Halloween History

Halloween continues to evolve


On Halloween, many paths lead to a bevy of candy and treats for kids.

Donning costumes and going door-to-door requesting candy are Halloween traditions. Millions of adults and children alike participate in Halloween celebrations across the world.

Visitors to the United States, Canada, Ireland, New Zealand, Australia, and the Bahamas can likely find revelers donning their favorite costumes and collecting a trove of candy. Residents of Sweden, Japan and certain Latin American countries, where Halloween is more commonly known as Noche de las Brujas (Night of the Witches), sometimes celebrate Halloween as well.

The term "Halloween" was first used during the 16th century and is a Scottish variant of the phrase "All Hallows' Evening." While Halloween's name may have Christian origins, historians say that Halloween has both pagan and Celtic roots. Halloween is typically linked to the Celtic festival of "Samhain," which is Old Irish for "summer's end." This time between seasons was viewed as a time when the supernatural, such as fairies and souls of the dead, could travel across worlds and visit their former homes for Samhain. In fact, souls of passed family and friends were welcomed to attend feasts, and place settings were left for them. While friendly spirits passed through, harmful spirits also became active during this time of the year. Historians believe costumes were worn to ward off these harmful spirits.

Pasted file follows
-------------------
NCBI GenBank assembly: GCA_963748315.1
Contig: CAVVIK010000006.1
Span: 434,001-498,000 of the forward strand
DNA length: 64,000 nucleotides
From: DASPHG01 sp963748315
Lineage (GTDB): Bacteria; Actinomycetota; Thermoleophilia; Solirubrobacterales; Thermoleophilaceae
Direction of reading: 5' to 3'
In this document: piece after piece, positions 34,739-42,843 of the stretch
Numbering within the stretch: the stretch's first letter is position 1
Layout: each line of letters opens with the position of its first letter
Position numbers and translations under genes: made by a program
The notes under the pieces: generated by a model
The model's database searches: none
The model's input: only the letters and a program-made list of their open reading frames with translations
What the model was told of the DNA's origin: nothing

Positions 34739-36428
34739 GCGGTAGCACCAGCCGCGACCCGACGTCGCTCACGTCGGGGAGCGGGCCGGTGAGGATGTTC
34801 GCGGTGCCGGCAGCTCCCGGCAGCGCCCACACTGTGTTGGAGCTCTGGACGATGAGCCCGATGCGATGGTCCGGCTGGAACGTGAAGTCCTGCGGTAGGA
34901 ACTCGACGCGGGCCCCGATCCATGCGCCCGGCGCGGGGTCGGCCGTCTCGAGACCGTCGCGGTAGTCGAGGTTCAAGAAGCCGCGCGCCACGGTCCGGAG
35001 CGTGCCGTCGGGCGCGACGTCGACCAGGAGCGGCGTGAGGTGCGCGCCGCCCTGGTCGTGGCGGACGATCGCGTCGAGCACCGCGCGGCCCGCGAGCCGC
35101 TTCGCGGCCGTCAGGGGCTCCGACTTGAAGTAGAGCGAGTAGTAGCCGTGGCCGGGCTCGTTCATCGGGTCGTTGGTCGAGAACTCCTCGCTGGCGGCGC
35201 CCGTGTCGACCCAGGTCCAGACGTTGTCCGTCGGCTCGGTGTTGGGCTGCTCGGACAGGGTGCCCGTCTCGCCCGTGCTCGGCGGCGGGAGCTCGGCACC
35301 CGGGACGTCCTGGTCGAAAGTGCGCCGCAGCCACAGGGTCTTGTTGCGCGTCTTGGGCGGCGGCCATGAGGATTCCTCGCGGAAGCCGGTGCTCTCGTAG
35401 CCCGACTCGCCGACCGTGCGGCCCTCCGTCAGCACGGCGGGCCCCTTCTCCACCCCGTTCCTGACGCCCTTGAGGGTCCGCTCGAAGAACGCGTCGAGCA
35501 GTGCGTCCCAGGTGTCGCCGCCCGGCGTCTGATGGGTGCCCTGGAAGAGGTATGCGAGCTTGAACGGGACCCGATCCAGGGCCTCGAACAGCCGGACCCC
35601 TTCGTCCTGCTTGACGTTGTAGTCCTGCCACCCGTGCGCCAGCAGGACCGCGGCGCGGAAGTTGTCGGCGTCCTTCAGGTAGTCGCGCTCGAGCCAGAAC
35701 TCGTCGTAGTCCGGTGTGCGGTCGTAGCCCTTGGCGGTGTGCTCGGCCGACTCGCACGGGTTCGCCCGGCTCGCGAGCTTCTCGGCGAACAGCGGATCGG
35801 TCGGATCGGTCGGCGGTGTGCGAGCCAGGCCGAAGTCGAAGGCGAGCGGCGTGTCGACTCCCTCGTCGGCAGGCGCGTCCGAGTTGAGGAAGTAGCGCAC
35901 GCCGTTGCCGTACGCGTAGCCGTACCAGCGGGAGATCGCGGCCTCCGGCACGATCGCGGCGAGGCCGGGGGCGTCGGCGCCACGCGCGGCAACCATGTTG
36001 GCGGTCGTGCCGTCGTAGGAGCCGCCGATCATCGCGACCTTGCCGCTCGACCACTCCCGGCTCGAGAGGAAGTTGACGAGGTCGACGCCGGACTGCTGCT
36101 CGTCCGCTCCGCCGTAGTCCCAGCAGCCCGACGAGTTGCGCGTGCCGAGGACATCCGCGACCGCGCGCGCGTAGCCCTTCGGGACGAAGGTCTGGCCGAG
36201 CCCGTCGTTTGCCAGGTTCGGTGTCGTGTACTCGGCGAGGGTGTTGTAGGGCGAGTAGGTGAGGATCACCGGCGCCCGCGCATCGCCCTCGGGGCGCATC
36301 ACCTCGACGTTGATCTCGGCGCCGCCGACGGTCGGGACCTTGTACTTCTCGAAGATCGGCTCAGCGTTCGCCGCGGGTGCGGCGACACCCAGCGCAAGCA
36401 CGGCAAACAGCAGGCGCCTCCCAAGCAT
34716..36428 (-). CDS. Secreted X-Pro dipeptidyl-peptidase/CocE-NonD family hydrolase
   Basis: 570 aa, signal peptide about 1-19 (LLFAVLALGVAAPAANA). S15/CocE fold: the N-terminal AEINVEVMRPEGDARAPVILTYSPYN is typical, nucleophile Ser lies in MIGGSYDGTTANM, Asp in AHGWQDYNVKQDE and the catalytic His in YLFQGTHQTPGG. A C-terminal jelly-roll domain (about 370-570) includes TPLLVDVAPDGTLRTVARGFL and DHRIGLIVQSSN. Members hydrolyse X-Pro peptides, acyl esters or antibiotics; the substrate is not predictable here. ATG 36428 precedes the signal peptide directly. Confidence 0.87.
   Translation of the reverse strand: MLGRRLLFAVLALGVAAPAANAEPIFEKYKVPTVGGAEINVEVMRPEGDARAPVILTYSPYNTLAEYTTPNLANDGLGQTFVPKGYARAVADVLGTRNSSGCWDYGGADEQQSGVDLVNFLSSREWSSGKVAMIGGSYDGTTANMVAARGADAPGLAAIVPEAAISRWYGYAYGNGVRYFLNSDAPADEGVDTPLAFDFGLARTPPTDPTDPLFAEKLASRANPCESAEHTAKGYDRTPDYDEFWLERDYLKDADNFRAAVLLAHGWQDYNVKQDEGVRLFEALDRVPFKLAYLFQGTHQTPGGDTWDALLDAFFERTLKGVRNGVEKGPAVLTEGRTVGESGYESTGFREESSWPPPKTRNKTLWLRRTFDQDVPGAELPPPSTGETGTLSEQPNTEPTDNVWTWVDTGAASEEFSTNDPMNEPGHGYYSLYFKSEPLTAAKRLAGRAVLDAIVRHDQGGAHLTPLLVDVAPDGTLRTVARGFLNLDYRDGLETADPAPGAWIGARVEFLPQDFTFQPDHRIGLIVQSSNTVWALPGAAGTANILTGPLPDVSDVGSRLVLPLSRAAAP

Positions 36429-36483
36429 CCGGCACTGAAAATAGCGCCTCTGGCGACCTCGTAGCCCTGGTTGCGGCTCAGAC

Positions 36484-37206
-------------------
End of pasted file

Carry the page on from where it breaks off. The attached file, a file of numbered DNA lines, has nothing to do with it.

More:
Halloween also was influenced by All Souls' Day and Christian influences that were commemorating the memories of the recently departed. The custom of baking and sharing soul cakes with neighbors has been linked to early trick-or-treating.

Elements of the autumn harvest season are key components of Halloween, when scarecrows, corn husks and pumpkins can be found in abundance. Horror decorations have evolved through the years, as movies and classic literary works continue to inspire new decorations.

Even Halloween candy has become more elaborate. Where it was once customary to offer small treats to children and some would be happy with a few coins with which to purchase their own treats, nowadays children may receive full-sized chocolate bars, juice boxes, elaborately decorated candied apples or even toys.

Retailers understand that Halloween is big business. Consumers can often find Halloween items on store shelves as early as August. However, smart shoppers realize it is best to stock up on harvest-theme items right after Halloween and save them for next year.

Halloween continues to be a fun day of the year. Its origins are embedded in history, but the customs and elaborate tendencies of the day continue to evolve even now.